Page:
(465e) Solvation Effects in Surface Electrochemistry for Oxygen Evolution Reaction Catalysis on Transition Metal Oxides

Authors: 
Gauthier, J., Technical University of Denmark
Norskov, J. K., SUNCAT Center for Interface Science and Catalysis, Stanford University and SLAC National Accelerator Laboratory
Dickens, C., Oregon State University
Doyle, A., Stanford
There is a clear need for a cost effective energy solution that can replace fossil fuels. In the past several years, electrolytic water splitting has been garnering significant attention as a potential solution to the production of hydrogen via sustainable but intermittent forms of energy such as wind or solar. This energy can be stored chemically as a bond in H2 gas; the gas can then be used as a sustainable fuel or as a feedstock for commodity chemicals, such as the Haber-Bosch process, for which hydrogen is currently produced by steam reforming of methane.

The Oxygen Evolution Reaction (OER) takes place at the anode of electrolytic water splitting. Currently, there are no good catalysts for the OER, regardless of pH [1]. Many current ab-initio calculations for OER do not contain an explicit solvent [2], which has been shown to be significant for titanium dioxide [3,4], and for some other oxide surfaces [2]. It is necessary to understand how water impacts the stability of surface-bound OER intermediates to better design and understand electrocatalysts.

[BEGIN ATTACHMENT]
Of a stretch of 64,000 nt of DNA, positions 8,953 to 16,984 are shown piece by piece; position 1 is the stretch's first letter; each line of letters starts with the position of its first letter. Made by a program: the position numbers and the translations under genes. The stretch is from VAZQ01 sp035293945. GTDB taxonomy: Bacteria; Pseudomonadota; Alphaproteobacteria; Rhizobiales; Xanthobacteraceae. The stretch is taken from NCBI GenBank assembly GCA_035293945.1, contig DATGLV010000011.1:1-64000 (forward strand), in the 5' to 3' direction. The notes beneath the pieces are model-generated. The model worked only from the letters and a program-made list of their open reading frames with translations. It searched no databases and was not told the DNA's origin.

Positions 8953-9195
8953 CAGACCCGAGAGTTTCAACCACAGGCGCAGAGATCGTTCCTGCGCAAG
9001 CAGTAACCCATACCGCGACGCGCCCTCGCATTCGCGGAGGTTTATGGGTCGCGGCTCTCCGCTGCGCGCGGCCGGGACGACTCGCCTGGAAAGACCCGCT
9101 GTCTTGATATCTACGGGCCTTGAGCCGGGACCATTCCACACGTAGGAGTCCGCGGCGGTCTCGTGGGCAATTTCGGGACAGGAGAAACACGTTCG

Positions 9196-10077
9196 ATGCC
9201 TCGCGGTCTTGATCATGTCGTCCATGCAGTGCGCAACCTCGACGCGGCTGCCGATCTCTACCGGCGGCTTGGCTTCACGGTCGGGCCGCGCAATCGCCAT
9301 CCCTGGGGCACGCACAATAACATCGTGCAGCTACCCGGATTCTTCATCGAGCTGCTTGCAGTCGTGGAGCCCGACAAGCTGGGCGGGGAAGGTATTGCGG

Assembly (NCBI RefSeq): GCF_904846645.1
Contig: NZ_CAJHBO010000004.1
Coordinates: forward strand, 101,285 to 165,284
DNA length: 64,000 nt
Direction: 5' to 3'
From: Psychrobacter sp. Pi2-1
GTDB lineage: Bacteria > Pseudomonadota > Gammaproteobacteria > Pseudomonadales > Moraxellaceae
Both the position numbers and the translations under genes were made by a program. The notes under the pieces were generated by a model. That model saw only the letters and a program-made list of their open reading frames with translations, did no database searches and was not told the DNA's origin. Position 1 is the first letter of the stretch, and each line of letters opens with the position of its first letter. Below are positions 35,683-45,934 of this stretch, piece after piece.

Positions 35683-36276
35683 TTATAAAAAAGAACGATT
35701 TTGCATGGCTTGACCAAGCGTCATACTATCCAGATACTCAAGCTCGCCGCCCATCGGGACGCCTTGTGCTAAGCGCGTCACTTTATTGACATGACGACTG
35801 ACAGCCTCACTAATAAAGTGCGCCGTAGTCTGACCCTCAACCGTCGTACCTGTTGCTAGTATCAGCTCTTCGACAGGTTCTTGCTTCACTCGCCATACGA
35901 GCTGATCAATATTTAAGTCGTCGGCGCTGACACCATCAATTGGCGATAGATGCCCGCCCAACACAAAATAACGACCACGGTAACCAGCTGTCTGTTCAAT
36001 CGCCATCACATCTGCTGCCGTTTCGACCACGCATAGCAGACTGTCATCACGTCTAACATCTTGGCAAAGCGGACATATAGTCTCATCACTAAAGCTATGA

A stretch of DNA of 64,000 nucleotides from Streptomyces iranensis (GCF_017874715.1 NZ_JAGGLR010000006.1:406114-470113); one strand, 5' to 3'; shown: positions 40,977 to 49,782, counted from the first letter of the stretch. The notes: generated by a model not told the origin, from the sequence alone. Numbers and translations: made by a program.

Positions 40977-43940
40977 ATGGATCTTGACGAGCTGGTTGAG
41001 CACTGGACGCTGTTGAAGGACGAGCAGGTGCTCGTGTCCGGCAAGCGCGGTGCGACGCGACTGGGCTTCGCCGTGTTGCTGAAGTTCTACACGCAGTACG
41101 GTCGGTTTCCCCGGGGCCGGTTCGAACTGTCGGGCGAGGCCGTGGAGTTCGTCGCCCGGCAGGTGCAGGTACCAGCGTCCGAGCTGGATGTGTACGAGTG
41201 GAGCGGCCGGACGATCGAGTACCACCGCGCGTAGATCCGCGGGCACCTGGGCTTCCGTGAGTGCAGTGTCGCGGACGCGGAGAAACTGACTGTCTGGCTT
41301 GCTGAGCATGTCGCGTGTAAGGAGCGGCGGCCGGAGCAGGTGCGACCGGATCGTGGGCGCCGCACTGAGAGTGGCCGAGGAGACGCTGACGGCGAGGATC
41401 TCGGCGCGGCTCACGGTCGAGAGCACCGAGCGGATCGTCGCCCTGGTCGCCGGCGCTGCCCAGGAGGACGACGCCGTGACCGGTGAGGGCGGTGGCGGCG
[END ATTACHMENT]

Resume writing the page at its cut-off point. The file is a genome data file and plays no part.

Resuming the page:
In this work we use DFT calculations and a minima hopping global optimization method to investigate how the inclusion of explicit solvent molecules affects the binding energies of OER intermediates at various intermediate coverages. Our results on IrO2 indicate that hydrogen containing intermediates (*OH, *OOH) are significantly stabilized relative to O* by the explicit solvent. Relative stabilization of particular intermediates leads to changes in reaction energetics and ultimately in the calculation of theoretical overpotential, which is a measure of a catalystsâ?? activity [5]. Furthermore, solvent interaction with adsorbed intermediates has potential to be important for other electrochemical reactions, such as N2 and CO2 reduction. As such, an understanding of these solvent interactions could greatly impact how we think about catalyst design.

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